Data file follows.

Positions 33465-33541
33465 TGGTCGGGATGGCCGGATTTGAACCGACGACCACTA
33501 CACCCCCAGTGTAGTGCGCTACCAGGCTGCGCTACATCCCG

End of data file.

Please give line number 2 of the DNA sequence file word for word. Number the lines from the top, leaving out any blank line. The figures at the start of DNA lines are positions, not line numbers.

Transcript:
33465 TGGTCGGGATGGCCGGATTTGAACCGACGACCACTA